Author Archives: BreAnne Meier

2017 Teens’ Top Ten Nominees Have Been Announced

In case you haven’t already heard: YALSA has announced the Teens’ Top Ten nominees for 2017!

The list is comprised of the 26 books, along with summaries, that were nominated and chosen by teens as the favorites from 2016. Now is a great time to encourage the teens at your library to read the nominees, so they will be ready to vote for their favorites between August 15 and Teen Read Week (October 8-14, 2017).  Winners will be announced the week of October 15.

The nominee list and other information, including a guide on how to promote the books, a downloadable toolkit, and answers to frequently asked questions, can be found here: http://www.ala.org/yalsa/teenstopten

Services for Homebound Patrons: Part 2

Once you’ve decided which services you want to offer to homebound patrons, how do you find the people who might qualify and are interested in these services?  Homebound patrons aren’t going to be coming through the doors of the library, so how do you get the information out to them?

Some groups and government entities that may be able to help spread the word about the services you are offering include:

Disability Groups
Libraries for the Blind and Physically Handicapped
Meals-on-Wheels
North Dakota Human Services
Religious Institutions
Senior Centers
Support Groups
Veterans Affairs
VFW Halls

Some of them may even be willing/able to help get the items to the homebound patrons while delivering their own services.  Depending on your community, there are probably many other ways to get the information out, but this is just to give you a launching point.

Also, make sure to utilize your city’s newspaper and calendar of events to get the information out to those who have a need for your services, along with getting it on the radio and on the community access channel on television, if possible.

A toolkit that you may find helpful when starting a homebound program is the Homebound Program Toolkit.  This document gives advice on the pros and cons of the different delivery methods, policy development, planning the program, and marketing the program.  It also includes forms that you will probably need when setting up the program, including a reader profile, participant application, and route schedule log.

Also, a great resource for your patrons (whether they are homebound or not) who are unable to read standard print materials due to a visual, physical, or reading disability is the Talking Books program.  If you or your patrons have any questions, you can find more information available online (http://library.nd.gov/talkingbooks.html) or by calling 1-701-328-1408 or 1-800-843-9948.

Services for Homebound Patrons: Part 1

The main priority of libraries is to provide services for the people in their community. Libraries do a lot for the patrons who use the library by providing programs and items that can be checked out. How do libraries make sure these same services are also available to the patrons who are unable to leave their homes?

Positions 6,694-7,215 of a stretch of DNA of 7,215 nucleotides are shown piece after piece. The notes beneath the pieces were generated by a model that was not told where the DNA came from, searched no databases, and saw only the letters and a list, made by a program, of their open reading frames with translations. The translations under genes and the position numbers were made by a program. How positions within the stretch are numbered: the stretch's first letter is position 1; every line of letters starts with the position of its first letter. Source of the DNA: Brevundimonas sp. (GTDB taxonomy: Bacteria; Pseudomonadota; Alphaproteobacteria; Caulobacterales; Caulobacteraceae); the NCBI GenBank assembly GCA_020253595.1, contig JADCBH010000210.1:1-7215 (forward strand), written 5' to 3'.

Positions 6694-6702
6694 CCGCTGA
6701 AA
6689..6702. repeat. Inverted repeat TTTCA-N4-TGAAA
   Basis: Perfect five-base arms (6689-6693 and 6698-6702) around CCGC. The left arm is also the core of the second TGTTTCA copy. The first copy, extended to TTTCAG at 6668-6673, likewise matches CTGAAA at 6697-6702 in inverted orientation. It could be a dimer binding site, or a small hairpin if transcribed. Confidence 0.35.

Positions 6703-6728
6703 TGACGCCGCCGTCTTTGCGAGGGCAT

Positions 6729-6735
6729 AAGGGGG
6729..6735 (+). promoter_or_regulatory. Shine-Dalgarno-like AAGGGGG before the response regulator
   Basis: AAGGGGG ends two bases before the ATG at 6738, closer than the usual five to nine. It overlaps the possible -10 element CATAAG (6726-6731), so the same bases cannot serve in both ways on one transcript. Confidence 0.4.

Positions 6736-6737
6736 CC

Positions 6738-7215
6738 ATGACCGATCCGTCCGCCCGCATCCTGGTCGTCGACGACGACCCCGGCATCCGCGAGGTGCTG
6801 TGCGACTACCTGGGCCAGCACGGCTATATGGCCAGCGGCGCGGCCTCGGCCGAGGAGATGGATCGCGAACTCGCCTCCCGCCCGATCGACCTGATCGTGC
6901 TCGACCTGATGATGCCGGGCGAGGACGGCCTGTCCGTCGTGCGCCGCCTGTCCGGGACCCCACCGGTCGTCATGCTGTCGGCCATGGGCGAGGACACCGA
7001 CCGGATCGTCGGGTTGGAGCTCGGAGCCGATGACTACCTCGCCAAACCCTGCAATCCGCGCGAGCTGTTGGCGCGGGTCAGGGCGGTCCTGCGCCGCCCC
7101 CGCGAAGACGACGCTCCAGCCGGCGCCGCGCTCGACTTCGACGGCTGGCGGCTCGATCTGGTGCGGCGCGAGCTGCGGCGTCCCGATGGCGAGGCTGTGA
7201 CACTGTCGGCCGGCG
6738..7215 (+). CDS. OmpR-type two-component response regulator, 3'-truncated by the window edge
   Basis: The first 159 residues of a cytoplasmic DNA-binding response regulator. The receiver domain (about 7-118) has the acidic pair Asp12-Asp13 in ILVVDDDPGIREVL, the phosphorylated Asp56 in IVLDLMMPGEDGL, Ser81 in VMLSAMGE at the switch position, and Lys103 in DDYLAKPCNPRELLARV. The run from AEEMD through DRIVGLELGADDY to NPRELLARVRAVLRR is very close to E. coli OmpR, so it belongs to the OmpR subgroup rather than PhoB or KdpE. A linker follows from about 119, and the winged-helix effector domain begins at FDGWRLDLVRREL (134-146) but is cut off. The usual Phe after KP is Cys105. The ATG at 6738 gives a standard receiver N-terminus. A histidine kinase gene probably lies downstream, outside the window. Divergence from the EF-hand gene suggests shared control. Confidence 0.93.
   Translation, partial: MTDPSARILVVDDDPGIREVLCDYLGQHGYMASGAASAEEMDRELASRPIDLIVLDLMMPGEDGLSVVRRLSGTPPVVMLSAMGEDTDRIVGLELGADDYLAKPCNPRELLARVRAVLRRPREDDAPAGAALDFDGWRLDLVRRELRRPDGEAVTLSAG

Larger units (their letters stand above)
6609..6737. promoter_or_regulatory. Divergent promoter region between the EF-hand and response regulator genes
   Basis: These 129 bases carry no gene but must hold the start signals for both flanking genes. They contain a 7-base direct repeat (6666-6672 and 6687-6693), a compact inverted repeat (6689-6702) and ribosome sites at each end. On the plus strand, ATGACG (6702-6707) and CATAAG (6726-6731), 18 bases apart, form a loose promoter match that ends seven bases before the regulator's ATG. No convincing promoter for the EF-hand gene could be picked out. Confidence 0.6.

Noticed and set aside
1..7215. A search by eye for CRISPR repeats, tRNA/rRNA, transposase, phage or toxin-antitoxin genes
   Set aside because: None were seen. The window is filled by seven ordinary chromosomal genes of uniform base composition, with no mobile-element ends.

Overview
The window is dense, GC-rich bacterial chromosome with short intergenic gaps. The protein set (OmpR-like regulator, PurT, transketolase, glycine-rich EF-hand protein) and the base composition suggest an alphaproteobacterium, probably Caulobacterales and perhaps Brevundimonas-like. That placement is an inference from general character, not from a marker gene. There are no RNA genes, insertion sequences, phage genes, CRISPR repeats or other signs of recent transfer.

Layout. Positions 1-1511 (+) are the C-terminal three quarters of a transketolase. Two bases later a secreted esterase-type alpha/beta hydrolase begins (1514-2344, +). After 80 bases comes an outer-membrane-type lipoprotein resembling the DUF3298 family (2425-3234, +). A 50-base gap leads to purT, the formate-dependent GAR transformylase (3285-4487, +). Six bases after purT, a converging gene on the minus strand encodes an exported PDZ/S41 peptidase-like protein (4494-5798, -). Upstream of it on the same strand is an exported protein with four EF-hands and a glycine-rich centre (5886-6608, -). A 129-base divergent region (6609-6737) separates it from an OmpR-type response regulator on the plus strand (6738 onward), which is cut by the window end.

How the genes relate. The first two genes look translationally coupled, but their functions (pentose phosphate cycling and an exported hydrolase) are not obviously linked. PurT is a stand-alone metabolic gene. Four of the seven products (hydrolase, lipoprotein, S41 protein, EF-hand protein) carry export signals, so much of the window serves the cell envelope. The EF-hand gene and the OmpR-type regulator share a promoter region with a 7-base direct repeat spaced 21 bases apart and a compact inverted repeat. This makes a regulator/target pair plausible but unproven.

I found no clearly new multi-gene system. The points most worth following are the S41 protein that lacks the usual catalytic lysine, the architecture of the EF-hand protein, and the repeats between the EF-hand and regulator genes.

Homebound patrons can include those who are temporarily or permanently confined to their homes due to illness, disability, surgery, age, etc. They may be feeling isolated and bored and in need of the services that your library can provide. Some of the ways that you can provide services to homebound patrons include:

Mail delivery. Staff members can select items based on the patrons’ interests or the patrons can request specific titles and send them through the mail.

Home delivery. Staff members or volunteers take items directly to the patrons’ houses on a regular schedule. If you go this route, make sure to have rules/policies to make sure that the patrons are providing an appropriate and safe environment for the staff/volunteers and that the service can be suspended if unsafe/inappropriate conditions exist (threatening behavior, wearing revealing attire, unconfined pets, etc.).

Delivery with other services. Find a service that already delivers and see if they would be willing to deliver books, as well.  One service you could check with is Meals-on-Wheels.

Book discussion groups. If the patrons give permission, the library could connect patrons with each other so they can discuss books and other interests they share.

Special interest visits. Library volunteers can visit the homebound patrons and discuss hobbies, interests, etc. The volunteer could also record the experience as part of an oral history project for the library.

What types of services does your library provide to homebound patrons?

Check back next week for the next part in Services for Homebound Patrons, where we will discuss how to figure out who your homebound patrons are and how to make them aware of what the library can offer them.

“We’re Closed” signs

454736426_1280x720The holiday season is upon us and, with that, your library will probably be closed at some point to give employees time with their families. With the holiday season comes winter weather.  Unfortunately, the snow and cold has already set in and libraries around the state have had to be closed due to the weather.

When letting your patrons know the library is closed, whether it is scheduled because of a holiday or last-minute because of bad weather, be sure to remind them that the online library resources are still accessible 24/7. Just because they can’t go into the physical building, doesn’t mean they can’t reap the benefits of all the online resources that your library is providing.  They can still access TutorND, Universal Class, OverDrive (if your library provides it), etc.